Over the years, Renault has been renowned for making fun hot hatches that have represented a sizeable bang for your buck. Cars such as the Clio 182 and the Megane RS R26R often mentioned on the list of the best hot hatches to hit our roads in the last 15 or so years, but that was then, this is now. The most recent Clio RS hasn’t quite hit the highs of its predecessor, but can it’s bigger brother put things right?
Downsized engine, but more power
Unlike the majority of its rivals, the latest Renault Megane wades in to battle with a 1.8 litre engine – smaller than its predecessor. However, thanks to the wonder of turbocharging, it kicks out a healthy 280hp with 390Nm of torque. Thankfully, Renault has seen sense, and is offering a 6-speed manual gearbox for this model as well as offering a 6-speed auto, unlike the Clio RS, which is still auto only (D’oh!).
For purists, the manual will be to go for, especially as it’ll add more involvement and less cost, plus the automatic is no faster. Both gearboxes will help the Megane RS pedal its front wheels to 62mph in 5.9 seconds and the manual tops out at 158mph whereas the auto trails a little behind at 155mph. Its power is competitive with its rivals, but it’s worth noting that the Honda Civic Type R.
Yeah, but that costs more money
Indeed it does, but I would like to point out that the Megane RS tested here is £34,345, thanks to some optional extras. It has a fair few, but the one that’s worth the most amount of attention – apart from the £1,300 Volcanic Orange paint – is the Cup Pack (£1,500). For of those you among the uninitiated, the Cup Pack is good news for those looking take this car on track.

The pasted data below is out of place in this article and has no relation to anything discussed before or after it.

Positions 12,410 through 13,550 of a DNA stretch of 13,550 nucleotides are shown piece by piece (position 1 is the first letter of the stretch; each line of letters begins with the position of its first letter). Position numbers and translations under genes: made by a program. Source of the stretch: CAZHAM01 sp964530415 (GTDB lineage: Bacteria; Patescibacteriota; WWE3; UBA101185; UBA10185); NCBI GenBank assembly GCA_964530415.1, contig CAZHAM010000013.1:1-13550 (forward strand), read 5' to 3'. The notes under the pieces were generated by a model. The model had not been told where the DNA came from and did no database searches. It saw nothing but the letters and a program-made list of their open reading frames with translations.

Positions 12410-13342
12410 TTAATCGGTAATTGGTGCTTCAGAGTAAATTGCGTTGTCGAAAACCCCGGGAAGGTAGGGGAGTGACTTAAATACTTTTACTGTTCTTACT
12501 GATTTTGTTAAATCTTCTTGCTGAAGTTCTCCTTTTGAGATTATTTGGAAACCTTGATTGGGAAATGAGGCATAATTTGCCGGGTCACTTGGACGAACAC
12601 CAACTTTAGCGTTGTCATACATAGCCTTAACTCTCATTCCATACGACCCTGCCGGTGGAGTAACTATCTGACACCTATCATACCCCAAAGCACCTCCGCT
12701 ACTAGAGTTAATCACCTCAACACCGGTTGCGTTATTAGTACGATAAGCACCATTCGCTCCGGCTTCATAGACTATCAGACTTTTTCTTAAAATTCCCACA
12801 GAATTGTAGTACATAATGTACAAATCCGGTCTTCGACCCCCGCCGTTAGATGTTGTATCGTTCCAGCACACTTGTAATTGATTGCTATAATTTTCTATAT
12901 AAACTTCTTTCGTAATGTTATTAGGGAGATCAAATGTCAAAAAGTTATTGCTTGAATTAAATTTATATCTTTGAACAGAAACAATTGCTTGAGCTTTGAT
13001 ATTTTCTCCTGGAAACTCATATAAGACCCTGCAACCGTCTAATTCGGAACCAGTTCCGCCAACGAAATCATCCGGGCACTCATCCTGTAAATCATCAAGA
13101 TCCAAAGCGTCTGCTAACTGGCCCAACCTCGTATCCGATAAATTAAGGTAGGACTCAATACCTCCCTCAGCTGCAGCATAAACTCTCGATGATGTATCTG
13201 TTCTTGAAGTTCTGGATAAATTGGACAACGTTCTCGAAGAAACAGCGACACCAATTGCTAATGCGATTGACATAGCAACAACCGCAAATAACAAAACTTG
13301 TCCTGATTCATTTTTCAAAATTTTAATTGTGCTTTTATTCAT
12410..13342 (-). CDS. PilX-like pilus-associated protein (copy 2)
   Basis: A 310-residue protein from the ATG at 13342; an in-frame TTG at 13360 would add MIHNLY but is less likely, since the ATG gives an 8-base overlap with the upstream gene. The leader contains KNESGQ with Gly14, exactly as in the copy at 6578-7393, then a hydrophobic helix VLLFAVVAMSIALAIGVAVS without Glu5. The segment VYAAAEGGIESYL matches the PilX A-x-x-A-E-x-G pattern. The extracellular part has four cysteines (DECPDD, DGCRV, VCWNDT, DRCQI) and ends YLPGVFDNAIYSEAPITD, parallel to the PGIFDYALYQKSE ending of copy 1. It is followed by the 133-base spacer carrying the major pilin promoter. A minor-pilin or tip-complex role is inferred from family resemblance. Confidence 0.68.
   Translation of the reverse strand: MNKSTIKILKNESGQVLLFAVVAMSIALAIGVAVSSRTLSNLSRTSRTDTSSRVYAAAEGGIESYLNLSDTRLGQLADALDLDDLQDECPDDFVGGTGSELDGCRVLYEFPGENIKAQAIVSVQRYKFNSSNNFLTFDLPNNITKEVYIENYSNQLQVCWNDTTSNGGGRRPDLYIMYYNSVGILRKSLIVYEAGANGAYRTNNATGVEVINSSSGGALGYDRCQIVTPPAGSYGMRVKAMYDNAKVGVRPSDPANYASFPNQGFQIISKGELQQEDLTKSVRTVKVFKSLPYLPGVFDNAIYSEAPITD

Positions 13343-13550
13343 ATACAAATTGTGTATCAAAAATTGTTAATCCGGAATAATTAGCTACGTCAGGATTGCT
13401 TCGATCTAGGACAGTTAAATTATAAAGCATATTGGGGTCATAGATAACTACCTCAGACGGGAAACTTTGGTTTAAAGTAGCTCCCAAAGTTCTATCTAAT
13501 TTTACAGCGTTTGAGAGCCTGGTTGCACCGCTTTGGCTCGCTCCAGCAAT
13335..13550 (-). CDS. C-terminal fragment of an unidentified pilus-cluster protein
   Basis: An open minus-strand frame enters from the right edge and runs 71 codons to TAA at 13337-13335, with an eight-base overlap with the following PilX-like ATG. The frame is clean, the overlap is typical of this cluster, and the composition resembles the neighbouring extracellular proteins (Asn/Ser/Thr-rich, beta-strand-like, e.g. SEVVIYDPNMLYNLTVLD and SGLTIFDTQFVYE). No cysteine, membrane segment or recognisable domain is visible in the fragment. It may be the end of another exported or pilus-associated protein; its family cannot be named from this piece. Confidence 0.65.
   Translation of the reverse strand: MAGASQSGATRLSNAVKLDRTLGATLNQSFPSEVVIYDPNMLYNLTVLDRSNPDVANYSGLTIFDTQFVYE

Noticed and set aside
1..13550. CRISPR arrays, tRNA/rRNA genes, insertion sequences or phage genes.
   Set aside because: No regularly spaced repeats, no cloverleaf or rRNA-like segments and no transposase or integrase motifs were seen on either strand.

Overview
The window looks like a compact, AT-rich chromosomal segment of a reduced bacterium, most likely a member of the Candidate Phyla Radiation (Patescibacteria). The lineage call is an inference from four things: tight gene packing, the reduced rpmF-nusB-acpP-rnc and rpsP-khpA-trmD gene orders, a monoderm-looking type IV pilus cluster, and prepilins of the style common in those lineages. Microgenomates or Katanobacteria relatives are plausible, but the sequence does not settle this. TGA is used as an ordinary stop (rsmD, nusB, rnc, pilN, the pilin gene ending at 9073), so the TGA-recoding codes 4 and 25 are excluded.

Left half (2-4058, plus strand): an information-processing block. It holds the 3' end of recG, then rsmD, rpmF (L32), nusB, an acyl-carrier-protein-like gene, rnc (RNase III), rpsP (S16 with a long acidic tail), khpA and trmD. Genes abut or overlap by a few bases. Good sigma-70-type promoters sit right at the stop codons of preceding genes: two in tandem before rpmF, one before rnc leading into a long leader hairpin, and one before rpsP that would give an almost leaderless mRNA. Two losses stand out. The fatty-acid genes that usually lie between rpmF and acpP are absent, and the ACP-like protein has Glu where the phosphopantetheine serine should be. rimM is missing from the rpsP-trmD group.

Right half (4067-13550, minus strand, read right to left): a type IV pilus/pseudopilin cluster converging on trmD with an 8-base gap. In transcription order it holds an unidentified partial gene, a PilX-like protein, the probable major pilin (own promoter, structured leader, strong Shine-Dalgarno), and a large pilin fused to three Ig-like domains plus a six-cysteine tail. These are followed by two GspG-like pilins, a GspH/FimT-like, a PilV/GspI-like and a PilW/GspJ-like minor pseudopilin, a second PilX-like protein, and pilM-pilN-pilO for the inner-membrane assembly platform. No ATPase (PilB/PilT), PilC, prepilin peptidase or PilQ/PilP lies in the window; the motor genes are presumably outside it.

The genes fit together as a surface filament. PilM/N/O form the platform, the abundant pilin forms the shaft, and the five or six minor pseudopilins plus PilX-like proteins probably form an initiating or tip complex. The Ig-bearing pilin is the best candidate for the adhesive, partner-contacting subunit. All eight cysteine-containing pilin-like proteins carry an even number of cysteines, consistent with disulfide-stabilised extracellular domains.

This is because you get a limited slip differential for better traction in the corners, stiffer springs and dampers, a beefier anti-roll bar, and last but not least, you get red brake calipers, which don’t add anything to performance, but I suppose they look pretty. At this point you’ll be asking me about comfort, begging me to tell you it’s “not too bad”, but I’m afraid you’ll have to wait as I’ll get on to that in a bit.
On top of the paint and the track-inspired hardware, this car also comes with an Alcantara Pack (£1,200), Alcantara steering wheel (£250), 19″ alloys (£950), 8.7″ portrait touchscreen (£300), BOSE sound pack (£800), Visio system (£250) and Renault Sport Monitor (£300). To be fair, you don’t have to have those features, and if you’re happy to sacrifice some goodies, this car will cost a more reasonable £27,495.
Don’t think you’ll have a car as well equipped as a cave if you go for the base model, though. In fact, you’ll get quite a few features, including 7″ touchscreen, Bluetooth, DAB radio, smartphone connectivity, navigation, dual-zone climate control, rear parking sensors, cruise control, keyless entry among other features.
Enough of that, what’s it like to drive?!
Ah yes, after all, that’s what you really care about, isn’t it? Start up the 1.8 engine and you’ll be met with a satisfying burble, a burble I wasn’t quite expecting, to be honest. Disengage the well-weighted clutch and you’ll soon find yourself admiring the short, mechanical gearchange as you slot it in 1st. It’s not quite as a slick as a Type R, but it’s certainly not a million miles off.
As I set off on my short drive, I find the nearest straight and give the throttle a bit of encouragement. It certainly doesn’t hang about, and Renault’s 0-62 claims feel pretty spot on, although the acceleration isn’t quite as exhilarating as the Honda, although the RS does make a better noise in the process. First impressions then, are good.